CANMORE – A parcel of the Staircase lands was redesignated for future development by Canmore council following a Court of King’s Bench order to the Town of Canmore.
The final decision, which was made Feb. 28 following an earlier court order for the Town of Canmore to commence proceedings to either redesignate or buy the upper triangle of the Staircase lands – located along Three Sisters Drive between Peaks Drive and the access road to Quarry Lake – puts to bed one long legal process between Three Sisters Mountain Village Properties Limited (TSMVPL) and the Town of Canmore over the lands.
The lower two parcels of the Staircase lands are already designated for future development. Discretionary uses under future development include accessory building, agriculture, outdoor athletic and recreational facility, campground, open space, public building.
Affidavits obtained by the Outlook show a back and forth between TSMVPL and Town staff on differences of how to proceed, which ultimately led to the court becoming involved.
The Town’s 213-page affidavit largely focused on historic maps, land titles and planning documents, but emails dating back to 2019 showed TSMVPL wanted the Staircase lands to all be zoned the same, according to its 34-page affidavit.
QuantumPlace Developments principal Jessica Karpat said the intent wasn’t to proceed with development but to have the privately-owned land be zoned the same. The Town pushed to have a land use amendment application completed.
“Aligning the land use to the property line and appropriate land use designations in accordance with the Municipal Development Plan qualified it to be an administrative amendment,” she wrote to the Town in a December, 2019 email. “Asking TSMV to go through a land use redesignation in order to get FD (future development) land use on private lands is simply outrageous.”
In a back and forth between QuantumPlace Development’s managing principal Chris Ollenberger and the Town’s manager of planning and development Lauren Miller, Ollenberger reiterated the intent was to have the lands designated the same.
“We were just looking for consistency, and also it’s clear the NP (natural park district zoning) is inappropriate for the lands too as they are not a public park for recreational uses. … We believe that was done in error as even the zoning lines don’t line up with the property lines.”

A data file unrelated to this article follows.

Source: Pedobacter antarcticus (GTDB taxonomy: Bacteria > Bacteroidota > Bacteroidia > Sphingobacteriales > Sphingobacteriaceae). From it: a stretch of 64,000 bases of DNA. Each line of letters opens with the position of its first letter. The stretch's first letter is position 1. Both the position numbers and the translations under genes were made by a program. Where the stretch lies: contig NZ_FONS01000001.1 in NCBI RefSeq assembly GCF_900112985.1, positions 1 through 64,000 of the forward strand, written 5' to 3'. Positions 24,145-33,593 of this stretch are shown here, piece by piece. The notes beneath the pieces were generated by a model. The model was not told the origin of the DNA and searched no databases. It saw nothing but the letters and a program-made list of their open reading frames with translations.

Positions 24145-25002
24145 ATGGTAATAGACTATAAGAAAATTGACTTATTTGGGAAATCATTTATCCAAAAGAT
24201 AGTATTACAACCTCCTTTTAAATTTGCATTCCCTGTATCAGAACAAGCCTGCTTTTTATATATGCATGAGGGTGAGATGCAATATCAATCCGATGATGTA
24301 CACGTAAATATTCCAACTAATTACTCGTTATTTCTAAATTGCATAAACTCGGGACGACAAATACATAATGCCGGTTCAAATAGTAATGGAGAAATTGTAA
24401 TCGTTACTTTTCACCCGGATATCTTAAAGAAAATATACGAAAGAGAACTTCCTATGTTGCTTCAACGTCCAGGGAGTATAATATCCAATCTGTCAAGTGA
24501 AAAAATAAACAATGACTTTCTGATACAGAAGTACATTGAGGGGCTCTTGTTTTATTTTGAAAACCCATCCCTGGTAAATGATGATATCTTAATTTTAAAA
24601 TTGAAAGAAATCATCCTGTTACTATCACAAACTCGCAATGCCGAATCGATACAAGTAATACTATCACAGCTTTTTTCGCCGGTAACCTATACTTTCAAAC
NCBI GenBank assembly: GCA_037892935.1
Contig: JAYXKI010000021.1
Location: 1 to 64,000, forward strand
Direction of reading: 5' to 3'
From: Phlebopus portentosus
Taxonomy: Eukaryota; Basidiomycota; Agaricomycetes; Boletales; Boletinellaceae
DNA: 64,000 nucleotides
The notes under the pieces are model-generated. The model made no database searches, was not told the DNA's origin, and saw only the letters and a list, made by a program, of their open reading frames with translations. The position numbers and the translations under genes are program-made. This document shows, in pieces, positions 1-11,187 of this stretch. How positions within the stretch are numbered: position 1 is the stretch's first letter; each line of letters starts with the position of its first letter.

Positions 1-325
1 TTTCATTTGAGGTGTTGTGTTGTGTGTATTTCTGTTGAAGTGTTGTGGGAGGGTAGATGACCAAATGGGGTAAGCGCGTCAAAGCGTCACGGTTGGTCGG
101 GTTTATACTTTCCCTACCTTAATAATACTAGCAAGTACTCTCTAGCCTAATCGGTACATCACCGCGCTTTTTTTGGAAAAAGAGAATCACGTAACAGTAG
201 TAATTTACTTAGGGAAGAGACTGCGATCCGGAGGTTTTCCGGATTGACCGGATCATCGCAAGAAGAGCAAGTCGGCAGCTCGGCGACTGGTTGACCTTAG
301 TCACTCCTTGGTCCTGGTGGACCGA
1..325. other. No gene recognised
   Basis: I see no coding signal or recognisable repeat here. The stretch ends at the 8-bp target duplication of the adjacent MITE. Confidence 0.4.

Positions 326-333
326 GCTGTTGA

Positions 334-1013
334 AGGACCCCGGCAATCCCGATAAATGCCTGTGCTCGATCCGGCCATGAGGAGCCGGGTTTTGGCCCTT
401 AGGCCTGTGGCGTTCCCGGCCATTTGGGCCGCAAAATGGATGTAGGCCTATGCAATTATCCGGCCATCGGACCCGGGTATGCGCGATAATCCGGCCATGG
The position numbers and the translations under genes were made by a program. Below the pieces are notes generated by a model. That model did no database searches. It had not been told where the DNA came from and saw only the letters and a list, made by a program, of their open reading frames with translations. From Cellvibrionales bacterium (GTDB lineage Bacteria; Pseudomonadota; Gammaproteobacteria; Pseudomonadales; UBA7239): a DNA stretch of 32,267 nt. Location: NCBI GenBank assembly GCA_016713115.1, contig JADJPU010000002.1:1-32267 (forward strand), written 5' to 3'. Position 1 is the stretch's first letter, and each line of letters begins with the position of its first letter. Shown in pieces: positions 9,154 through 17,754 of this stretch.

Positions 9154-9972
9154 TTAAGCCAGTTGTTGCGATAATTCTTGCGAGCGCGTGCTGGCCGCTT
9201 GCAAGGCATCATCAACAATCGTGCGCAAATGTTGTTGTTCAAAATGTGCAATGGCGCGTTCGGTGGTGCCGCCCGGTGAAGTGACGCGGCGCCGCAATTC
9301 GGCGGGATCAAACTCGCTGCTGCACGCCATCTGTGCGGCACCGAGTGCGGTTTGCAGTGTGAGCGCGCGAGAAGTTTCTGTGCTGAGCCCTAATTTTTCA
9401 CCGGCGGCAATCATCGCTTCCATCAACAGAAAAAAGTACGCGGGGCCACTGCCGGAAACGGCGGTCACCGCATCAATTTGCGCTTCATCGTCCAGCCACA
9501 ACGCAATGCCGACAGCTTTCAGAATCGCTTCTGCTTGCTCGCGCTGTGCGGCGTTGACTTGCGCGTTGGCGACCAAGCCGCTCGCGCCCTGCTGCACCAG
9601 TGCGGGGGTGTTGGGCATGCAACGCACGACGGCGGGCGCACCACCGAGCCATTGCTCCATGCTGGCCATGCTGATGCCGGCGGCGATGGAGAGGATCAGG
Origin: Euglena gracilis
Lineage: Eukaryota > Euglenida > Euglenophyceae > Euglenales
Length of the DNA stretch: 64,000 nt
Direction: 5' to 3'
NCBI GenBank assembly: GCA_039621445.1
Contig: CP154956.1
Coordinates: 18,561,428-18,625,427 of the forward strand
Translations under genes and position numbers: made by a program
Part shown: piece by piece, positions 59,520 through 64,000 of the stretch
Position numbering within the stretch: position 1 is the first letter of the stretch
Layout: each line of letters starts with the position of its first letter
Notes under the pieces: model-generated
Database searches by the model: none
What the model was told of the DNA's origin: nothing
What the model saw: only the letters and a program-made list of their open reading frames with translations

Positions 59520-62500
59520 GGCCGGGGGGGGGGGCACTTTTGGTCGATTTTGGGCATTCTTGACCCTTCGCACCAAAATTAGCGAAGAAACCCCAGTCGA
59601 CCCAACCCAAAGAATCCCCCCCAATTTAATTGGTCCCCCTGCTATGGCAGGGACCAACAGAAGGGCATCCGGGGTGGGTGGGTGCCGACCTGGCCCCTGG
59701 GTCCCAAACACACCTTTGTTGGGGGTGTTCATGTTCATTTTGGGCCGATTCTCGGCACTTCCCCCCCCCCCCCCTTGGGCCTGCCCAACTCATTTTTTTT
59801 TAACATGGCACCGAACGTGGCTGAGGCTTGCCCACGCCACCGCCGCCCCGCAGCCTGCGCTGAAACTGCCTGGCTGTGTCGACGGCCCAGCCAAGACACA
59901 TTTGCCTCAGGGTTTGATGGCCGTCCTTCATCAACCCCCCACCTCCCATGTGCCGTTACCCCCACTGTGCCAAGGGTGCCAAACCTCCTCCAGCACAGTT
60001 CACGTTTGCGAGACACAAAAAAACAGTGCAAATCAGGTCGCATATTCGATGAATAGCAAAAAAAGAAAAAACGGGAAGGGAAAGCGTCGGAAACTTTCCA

Ollenberger added Section 644 of the Municipal Government Act (MGA) is applicable and “the Town is obligated to respect the MGA on this matter”, noting the six-month time period to rezone began on March 3, 2020, following a council decision.
Under Section 644(1), the Town is required to buy the land, start proceedings to buy the land or amend the land use bylaw to rezone it. Ollenberger wrote in a July 2 email to the Town’s general manager of municipal infrastructure, Whitney Smithers, that TSMVPL asked the Town to “an administrative amendment to the LUB” to go from natural park district to future development.
A land survey conducted by McElhanney commissioned by TSMVPL showed the Staircase lands were one parcel and should not be zoned for public use. Ollenberger asked in a Nov. 27, 2020 email to Smithers to include the rezoning in an omnibus bylaw, but Smithers said it should be a land use change since it had been a natural park district since 1999.
“That’s not the type of thing the omnibus is intended to address,” she wrote Nov. 27, 2020. Ollenberger wrote back saying “we are just looking to get the error addressed,” given it falls under an MGA requirement.
Smithers stated the Town doesn’t have the same opinion as TSMVPL, noting two land use districts on one parcel “is problematic,” but the Limitations Act allowed them up to two years to “exercise your right to appeal” but “from a timing perspective, I would question whether this is something TSMVPL would want to advance while their ASPs (area structure plans) are in play.”